Today, the Great Wall stands as one of China's most well-known tourist attractions. People from all over the world put the Great Wall at the top of their list of places to visit when they come to China. The history, culture, art, and architecture of the Great Wall help them better understand China.

The Great Wall has lost its original appearance because of social changes and exposure to the weather over the past ages. After the founding of the People's Republic of China, measures were taken to protect it. In 1961, the Great Wall was designated as a major historical site under State protection. Maintenance and repairs have been conducted mainly at the sections at Badaling, Shanhaiguan Pass, and Jiayuguan Pass.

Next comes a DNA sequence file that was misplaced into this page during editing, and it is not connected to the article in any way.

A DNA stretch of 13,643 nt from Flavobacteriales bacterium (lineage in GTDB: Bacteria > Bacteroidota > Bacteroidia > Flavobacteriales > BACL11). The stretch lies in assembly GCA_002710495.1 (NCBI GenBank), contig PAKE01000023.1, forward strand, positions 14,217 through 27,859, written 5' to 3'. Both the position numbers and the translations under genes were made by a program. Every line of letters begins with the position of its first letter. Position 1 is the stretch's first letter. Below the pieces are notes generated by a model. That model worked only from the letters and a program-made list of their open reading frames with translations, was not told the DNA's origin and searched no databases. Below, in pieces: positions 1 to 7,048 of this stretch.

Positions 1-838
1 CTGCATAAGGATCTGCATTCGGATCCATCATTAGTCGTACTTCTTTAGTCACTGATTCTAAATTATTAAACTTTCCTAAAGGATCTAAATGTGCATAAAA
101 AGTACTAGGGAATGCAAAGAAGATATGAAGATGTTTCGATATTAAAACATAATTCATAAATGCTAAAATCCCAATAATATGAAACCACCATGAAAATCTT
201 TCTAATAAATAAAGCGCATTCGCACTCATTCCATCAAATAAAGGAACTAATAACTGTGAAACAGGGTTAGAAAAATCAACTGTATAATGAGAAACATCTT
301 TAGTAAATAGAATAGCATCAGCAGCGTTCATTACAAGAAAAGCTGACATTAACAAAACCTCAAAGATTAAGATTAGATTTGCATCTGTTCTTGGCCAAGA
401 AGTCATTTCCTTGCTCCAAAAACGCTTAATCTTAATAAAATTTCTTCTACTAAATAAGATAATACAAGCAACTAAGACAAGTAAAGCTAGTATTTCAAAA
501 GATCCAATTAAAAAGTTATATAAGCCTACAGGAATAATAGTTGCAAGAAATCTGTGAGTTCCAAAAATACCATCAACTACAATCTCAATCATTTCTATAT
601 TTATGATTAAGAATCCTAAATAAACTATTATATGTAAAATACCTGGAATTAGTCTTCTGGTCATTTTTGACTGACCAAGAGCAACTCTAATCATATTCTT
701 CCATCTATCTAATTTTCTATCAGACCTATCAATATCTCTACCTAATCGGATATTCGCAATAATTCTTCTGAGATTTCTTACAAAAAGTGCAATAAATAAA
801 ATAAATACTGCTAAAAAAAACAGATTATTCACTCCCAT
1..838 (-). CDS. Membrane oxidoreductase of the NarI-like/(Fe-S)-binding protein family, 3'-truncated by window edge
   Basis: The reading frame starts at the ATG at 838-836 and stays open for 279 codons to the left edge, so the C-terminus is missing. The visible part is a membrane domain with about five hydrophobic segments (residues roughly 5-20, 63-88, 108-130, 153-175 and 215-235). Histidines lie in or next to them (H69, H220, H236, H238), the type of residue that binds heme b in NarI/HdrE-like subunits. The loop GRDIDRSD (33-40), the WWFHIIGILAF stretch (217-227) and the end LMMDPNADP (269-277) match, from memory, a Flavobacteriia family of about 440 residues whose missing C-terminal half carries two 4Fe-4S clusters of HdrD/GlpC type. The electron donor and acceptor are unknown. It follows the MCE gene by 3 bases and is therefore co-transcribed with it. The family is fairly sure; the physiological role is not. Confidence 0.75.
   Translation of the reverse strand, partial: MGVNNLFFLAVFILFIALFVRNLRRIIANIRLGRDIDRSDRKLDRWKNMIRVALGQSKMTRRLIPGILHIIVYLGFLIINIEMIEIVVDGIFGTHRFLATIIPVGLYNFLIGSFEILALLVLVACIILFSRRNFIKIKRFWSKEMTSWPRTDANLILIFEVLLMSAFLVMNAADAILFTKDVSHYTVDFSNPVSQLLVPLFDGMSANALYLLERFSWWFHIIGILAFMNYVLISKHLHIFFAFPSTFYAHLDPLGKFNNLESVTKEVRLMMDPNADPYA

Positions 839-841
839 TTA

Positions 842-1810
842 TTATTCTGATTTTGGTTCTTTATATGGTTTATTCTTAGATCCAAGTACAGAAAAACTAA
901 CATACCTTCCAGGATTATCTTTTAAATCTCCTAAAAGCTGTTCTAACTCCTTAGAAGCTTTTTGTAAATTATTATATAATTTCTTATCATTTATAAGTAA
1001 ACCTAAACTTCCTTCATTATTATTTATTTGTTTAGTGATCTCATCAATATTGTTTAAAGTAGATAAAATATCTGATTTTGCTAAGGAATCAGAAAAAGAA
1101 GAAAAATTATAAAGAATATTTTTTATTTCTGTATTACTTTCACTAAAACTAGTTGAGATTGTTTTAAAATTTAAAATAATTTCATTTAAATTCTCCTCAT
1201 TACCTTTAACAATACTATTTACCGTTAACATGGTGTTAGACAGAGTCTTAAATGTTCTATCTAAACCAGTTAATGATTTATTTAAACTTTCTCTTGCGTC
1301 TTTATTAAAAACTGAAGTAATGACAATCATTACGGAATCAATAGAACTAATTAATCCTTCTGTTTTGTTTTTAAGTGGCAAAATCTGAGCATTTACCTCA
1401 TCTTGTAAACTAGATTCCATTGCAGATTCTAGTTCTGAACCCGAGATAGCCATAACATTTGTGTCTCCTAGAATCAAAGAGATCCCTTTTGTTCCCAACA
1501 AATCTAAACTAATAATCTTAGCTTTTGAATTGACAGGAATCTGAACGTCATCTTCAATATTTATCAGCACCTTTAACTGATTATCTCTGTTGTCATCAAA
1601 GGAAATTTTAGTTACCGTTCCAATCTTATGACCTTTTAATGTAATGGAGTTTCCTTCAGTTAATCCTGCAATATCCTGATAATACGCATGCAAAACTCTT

In 1987, The Great Wall was included in the List of World Heritages by the United Nations Educational, Scientific, and Cultural Organization (UNESCO). The Great Wall has become a treasure shared by all mankind.